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ALARM: Climate Strike in Solidarity with Wet’suwet’en

Written by Sriranjini Raman

The Climate Strike happened on 17th January in front of THE MUSEUM in downtown Kitchener.

The following text is taken from the Fridays for Future KW Facebook event page :

“The RCMP has set up an “exclusion zone” at the entrance to Wet’suwet’en territory and are blocking media, the Wet’suwet’en people, and food from getting in. THIS IS A VIOLATION OF HUMAN RIGHTS AND WET’SUWET’EN LAW!

BC has passed UNDRIP, which guarantees rights and protection to the Wet’suwet’en people. The last time the RCMP set up an exclusion zone, the RCMP was given leave to use violence against unarmed people. This is horrific a betrayal.

We strike on Friday, not against pipelines, but against Canada’s violent and ongoing colonization of Turtle Island’s first peoples. 

Join us for a strike for climate justice at the unveiling of THEMUSEUM’s ALARM exhibition. We strike in solidarity with the Wet’suwet’en people against ongoing colonialism, in Canada and across the world. Indigenous sovereignty is climate action.

We are going into a climate-changed future together and climate justice will define what that future will look like.”


Written by Michelle Angkasa

The Protest 

On January 17, a group of protestors from the Fridays for Future movement gathered at THEMUSEUM to draw attention to the conflict between the Wet’suwet’en Nation and the RCMP in northern British Columbia. 

More info:

The Pipeline

The Coastal Gaslink pipeline project, spearheaded by TransCanada (TC) Energy, is currently being built to connect Dawson Creek to its natural gas operations plant in Kitimat, B.C. The pipeline would deliver natural gas over 670 km to be converted to a liquid form for exportation to Asian markets. Community consultations and environmental assessments for the pipeline began in 2012, and construction began in October of 2018. 

More info:

The Wet’suwet’en 

At the beginning of 2019, members of the Wet’suwet’en Nation erected blockades to obstruct the pipeline’s path through their land, resulting in a tense, militarized standoff with the RCMP. Within the nation, five elected band councils support the project, but opposition from hereditary chiefs remains strong. The division is indicative of a larger debate on who holds authority in First Nations communities, especially when it comes to contentious issues such as the approval of a pipeline. Elected band councils deal primarily with economic developments within the band’s jurisdiction, while hereditary chiefs, who hold titles that have been passed down through families, focus on protecting the nation’s traditions and culture.

More info:

The Current Situation 

Last year, members of the Gidimt’en clan had set up a blockade along the pipeline route, blocking road access to TC employees. In January of 2019, the RCMP raided the blockade and arrested fourteen people. According to VICE, “During… (the) raid, police deployed tactical officers armed with assault and sniper rifles, at one point brandishing a chainsaw. The officers forced their way over barbed wire and a reinforced gate, amid the screams of land defenders, some of whom had chained themselves to the gate itself. Photos and videos shared on social media showed police in army green uniforms climbing over the barricade. Organizers raised their arms to hold them back. Officers pushed people to the snowy ground and arrested them. Several officers on the scene carried guns.”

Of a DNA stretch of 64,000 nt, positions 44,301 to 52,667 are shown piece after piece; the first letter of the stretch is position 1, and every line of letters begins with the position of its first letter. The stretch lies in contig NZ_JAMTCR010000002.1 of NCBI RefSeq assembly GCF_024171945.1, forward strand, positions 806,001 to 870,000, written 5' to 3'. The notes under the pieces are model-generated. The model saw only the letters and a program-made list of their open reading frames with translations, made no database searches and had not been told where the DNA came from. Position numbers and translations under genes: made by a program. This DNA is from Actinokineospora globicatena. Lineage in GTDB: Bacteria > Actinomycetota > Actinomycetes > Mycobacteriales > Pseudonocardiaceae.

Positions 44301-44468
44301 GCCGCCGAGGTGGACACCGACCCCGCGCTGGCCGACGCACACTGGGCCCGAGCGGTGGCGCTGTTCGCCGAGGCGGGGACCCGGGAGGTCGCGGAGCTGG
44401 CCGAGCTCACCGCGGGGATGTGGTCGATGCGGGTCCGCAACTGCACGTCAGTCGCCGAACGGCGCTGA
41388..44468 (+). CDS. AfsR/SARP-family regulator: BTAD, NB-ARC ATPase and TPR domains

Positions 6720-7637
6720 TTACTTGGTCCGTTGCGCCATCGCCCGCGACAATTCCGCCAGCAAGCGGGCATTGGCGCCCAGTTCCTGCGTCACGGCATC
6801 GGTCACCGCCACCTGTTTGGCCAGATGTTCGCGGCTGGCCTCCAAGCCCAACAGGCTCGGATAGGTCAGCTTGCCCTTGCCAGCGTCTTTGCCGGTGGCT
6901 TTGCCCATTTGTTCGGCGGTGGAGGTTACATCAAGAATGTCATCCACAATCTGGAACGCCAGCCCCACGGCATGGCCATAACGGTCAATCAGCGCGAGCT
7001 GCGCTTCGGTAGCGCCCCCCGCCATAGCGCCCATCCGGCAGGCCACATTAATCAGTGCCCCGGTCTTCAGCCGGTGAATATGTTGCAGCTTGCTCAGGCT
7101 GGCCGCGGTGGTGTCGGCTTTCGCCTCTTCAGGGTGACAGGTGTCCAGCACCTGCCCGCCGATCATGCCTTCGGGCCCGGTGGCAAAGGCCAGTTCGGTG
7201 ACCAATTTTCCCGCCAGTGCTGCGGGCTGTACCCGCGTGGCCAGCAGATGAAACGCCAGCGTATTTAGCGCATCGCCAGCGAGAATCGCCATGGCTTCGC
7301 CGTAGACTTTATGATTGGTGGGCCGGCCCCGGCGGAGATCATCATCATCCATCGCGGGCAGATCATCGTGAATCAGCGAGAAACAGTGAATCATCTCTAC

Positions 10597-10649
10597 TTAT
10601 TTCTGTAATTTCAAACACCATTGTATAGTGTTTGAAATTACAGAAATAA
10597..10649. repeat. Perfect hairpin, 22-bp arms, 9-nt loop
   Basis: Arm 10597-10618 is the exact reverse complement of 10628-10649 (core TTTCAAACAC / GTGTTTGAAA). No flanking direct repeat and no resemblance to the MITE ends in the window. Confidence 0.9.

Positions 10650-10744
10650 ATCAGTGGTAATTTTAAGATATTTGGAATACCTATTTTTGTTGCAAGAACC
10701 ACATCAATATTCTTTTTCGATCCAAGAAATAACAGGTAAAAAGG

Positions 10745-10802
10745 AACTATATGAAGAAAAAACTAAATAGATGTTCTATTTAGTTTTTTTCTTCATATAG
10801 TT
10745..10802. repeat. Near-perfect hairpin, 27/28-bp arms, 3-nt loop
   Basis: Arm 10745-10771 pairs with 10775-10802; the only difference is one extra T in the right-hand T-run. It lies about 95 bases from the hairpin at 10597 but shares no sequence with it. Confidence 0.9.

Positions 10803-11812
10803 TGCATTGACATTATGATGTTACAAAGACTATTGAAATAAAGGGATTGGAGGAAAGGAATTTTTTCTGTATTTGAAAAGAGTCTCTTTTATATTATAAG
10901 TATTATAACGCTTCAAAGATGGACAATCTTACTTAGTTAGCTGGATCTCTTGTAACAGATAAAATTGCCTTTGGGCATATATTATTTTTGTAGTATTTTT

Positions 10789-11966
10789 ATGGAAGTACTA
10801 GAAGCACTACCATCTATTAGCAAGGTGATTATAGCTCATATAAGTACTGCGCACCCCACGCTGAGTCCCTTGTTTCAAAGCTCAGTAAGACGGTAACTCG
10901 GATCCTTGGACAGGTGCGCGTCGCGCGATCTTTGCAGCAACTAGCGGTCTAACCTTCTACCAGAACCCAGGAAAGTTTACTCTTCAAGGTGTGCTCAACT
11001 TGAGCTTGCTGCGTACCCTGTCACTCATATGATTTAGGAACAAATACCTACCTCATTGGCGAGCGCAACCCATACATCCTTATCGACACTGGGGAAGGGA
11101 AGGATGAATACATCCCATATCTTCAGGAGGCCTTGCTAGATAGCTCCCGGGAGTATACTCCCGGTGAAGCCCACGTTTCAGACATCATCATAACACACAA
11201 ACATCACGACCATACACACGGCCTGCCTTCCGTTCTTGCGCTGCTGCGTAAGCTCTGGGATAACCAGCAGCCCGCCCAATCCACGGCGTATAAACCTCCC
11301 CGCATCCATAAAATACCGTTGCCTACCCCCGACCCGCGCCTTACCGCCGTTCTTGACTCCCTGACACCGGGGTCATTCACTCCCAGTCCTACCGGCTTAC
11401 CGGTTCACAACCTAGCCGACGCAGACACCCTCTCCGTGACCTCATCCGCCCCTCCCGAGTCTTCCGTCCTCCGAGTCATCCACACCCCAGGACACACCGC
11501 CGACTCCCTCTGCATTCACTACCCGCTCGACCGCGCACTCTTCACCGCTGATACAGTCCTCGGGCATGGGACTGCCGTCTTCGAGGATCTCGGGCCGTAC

On January 13, 2020, the RCMP set up a checkpoint that restricts the vital flow of food and clothing supplies into the community, to enforce an extension of a B.C. Supreme Court injunction to stop the Wet’suwet’en blockade. The move has drawn intense criticism from the public. Wet’suwet’en protestors and supporters are currently constructing a second watch camp to monitor police movements and gather with hereditary chiefs. As of now, both parties are locked in an intense stalemate, with no indication of how or when the conflict will be resolved. 

More info:

Now What?

The action has sparked many demonstrations across the country: from high school students from Vancouver to members of the Our Time movement, youth led groups have taken to the streets this month.  

Despite the protests and public outcry, both Prime Minister Trudeau and B.C. Premier John Horgan assert that the $40 billion pipeline project will still be built. 

The CBC writes that “The UN Committee for the Elimination of Racial Discrimination (CERD), and B.C.’s independent Human Rights Commission say the province and Canada must halt construction until free, prior and informed consent is obtained from all Indigenous peoples affected by the projects. Amnesty International also flagged the project warning against overriding the authority of Indigenous peoples to make their own decisions about the use of their traditional lands.” 

More info:

Writer’s Footnote

This conflict is one of the many examples of how the intersection of climate justice, Indigenous land rights, and youth climate change movements can further complicate difficult issues. Navigating the various perspectives of the many stakeholders involved requires historical context as well as compassion. When starting a conversation about Canada’s use of fossil fuels, violations of UNDRIP (the Canadian-ratified UN Declaration on the Rights of Indigenous Peoples), or climate racism and social justice, it is imperative to be informed. Read stories from both sides of the conflict, educate yourself, and don’t be afraid to speak up when people’s rights are being violated. 


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